Listen to this post:

It may come as a surprise to Westerners to learn that Indic languages do not have a word for “Religion.” The term coming closest in meaning to religion in Sanskrit is “Dharma,” but dharma means so much more than the word religion could ever encompass.

Originally Indic traditions used the word dharma when referring to the cosmic order of all things as well as the fundamental principles of nature, law, and religion that govern all reality and our moral and ethical duty to uphold those laws as part of our spiritual path. In fact dharma literally means “that which is established firmly,” referring to the laws of nature.  These same traditions held that by practicing dharmic living (living in harmony with those laws) we could free ourselves from the karmic cycles of death and rebirth.

However over the millennia the word dharma evolved into several other meanings that include our social, familial and political behaviors. In the Buddhist tradition it has come to mean the teachings of Buddha himself.

Now, when we use the word dharma in the west, we usually mean right or righteous living or right duty. More specifically, we speak of dharma as finding our purpose or true calling in life.

If we accept this more modern interpretation of the word dharma, the question becomes how do I find and follow my true calling, my dharma?

The Small Still Quiet Voice Within

This has become more difficult in the 20th and 21st centuries because we are still suffering from the myths of mind and logic that evolved out of the age of reason. Western man has placed more emphasis on information based on objective observation and become dismissive of information derived from subjective revelation.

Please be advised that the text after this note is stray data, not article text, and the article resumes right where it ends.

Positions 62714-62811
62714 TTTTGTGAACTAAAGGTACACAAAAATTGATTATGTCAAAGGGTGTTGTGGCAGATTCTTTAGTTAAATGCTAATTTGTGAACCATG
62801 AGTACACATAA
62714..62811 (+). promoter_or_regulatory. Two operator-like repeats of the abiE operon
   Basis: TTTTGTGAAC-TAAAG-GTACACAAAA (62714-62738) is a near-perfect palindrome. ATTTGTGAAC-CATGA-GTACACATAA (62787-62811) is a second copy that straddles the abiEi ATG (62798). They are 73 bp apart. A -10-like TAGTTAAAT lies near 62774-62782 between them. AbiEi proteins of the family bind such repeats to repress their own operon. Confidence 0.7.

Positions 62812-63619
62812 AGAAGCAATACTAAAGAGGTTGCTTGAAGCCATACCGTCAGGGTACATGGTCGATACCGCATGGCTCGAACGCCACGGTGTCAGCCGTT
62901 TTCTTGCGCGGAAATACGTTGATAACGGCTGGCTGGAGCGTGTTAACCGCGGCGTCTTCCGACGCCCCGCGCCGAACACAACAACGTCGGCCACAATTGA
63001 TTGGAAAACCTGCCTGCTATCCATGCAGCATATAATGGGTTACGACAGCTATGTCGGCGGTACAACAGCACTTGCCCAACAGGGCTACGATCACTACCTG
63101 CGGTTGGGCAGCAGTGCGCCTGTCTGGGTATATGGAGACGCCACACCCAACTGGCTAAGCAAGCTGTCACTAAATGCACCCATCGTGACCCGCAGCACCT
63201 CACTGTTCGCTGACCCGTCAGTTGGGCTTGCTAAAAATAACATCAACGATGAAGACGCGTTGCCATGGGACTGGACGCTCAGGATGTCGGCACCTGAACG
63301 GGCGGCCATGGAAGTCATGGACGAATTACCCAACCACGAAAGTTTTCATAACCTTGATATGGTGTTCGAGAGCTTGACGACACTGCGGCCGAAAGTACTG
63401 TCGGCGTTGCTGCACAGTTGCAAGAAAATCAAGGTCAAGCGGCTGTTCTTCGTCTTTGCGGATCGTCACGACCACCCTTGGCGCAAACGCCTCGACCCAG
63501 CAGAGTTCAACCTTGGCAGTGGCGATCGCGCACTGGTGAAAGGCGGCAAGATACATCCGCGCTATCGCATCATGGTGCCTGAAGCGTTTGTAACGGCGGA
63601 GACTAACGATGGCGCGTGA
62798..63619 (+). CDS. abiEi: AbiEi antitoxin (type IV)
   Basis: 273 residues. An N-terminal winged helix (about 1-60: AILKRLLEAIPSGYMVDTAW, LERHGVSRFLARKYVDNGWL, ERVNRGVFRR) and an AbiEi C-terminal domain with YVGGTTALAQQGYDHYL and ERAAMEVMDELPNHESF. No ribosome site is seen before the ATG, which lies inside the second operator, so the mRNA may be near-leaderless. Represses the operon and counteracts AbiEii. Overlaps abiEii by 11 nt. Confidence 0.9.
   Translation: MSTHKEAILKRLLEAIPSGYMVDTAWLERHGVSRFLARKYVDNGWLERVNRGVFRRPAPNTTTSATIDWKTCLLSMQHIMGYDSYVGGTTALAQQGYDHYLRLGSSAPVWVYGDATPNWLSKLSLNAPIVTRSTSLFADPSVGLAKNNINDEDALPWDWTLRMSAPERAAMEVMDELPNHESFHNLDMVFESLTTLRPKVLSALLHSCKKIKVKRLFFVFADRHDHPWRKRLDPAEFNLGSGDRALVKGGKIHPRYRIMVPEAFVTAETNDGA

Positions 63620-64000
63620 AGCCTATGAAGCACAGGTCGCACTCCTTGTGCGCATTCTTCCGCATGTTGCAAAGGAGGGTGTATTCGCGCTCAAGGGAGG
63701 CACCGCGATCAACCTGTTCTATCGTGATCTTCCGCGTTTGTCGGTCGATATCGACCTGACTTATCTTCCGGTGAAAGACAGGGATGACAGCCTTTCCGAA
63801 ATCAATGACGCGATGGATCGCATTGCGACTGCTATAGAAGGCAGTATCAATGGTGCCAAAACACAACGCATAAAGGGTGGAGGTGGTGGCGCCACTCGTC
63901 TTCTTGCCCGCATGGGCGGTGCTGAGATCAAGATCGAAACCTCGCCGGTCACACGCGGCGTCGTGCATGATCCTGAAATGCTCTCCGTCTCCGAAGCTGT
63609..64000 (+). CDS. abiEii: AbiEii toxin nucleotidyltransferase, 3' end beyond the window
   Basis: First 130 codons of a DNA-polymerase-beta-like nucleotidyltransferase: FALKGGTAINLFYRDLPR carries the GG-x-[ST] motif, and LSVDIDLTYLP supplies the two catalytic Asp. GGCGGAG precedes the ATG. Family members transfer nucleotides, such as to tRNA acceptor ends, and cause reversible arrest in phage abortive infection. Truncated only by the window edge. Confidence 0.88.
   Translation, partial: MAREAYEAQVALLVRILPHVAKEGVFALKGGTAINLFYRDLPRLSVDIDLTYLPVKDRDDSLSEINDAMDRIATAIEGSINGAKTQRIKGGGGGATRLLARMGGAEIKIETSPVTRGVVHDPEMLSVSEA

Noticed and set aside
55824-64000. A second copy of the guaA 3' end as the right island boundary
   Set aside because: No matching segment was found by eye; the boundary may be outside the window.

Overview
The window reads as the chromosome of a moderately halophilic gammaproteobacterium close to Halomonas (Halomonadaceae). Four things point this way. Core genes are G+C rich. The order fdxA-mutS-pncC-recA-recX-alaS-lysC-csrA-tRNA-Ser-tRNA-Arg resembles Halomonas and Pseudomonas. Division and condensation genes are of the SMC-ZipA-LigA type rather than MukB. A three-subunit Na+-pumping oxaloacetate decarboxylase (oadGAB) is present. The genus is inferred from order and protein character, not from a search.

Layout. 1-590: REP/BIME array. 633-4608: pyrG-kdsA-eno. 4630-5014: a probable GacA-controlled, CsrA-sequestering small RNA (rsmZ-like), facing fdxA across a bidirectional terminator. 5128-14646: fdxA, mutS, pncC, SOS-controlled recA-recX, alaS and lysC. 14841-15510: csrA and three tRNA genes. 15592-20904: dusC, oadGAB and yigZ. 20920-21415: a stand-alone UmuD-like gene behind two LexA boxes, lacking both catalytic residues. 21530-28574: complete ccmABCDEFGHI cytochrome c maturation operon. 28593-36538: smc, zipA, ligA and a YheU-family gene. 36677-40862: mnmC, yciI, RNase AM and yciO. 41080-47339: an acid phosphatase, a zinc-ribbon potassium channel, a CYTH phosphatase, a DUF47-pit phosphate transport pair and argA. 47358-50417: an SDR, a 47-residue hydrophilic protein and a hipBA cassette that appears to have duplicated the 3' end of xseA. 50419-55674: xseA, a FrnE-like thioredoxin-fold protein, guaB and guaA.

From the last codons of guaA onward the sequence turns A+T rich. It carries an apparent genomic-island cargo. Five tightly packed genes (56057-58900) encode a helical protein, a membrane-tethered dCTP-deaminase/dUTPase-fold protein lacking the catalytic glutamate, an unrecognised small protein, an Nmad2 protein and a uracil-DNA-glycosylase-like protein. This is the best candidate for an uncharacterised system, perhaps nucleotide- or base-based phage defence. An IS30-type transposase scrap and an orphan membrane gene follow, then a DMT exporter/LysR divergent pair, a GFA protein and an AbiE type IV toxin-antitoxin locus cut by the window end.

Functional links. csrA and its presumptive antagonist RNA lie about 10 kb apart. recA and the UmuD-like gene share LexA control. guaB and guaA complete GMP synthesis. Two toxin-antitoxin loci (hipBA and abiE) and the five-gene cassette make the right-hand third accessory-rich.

In other words, we have forgotten how to listen to the God indwelling.

To follow our dharmic path, we must once again learn how to listen inwardly and not dismiss what we “hear” no matter how contrary to modern sensibilities it may seem. The small still voice whispering in the silence is not interested in how rich we get or if we acquire the perfect spouse or house or if we have the 2.2 kids or the BMW in the driveway.  The voice speaking to us when we are quiet enough to listen is only interested in our “highest good.”

It is this soundless voice which directs us to take action. If we follow it, it will provide, all we need to thrive and flourish and be successful in all ways.

One of biggest New Thought myths or what I refer to as New Thought mythinformation is that our dharmic path is “following our bliss.”  Following the leadings of spirit may be feel blissful to some, but often it is a duty that, rather than bringing us bliss, brings us a profound sense of being in our right place and time no matter how difficult circumstances may seem.

Growth is often difficult and painful, but it is always worthwhile. Your dharma and the dharma of us all is to wake up and fully realize the truth of our being. To be spirit led by listening to the small still voice within is to know and follow our dharma.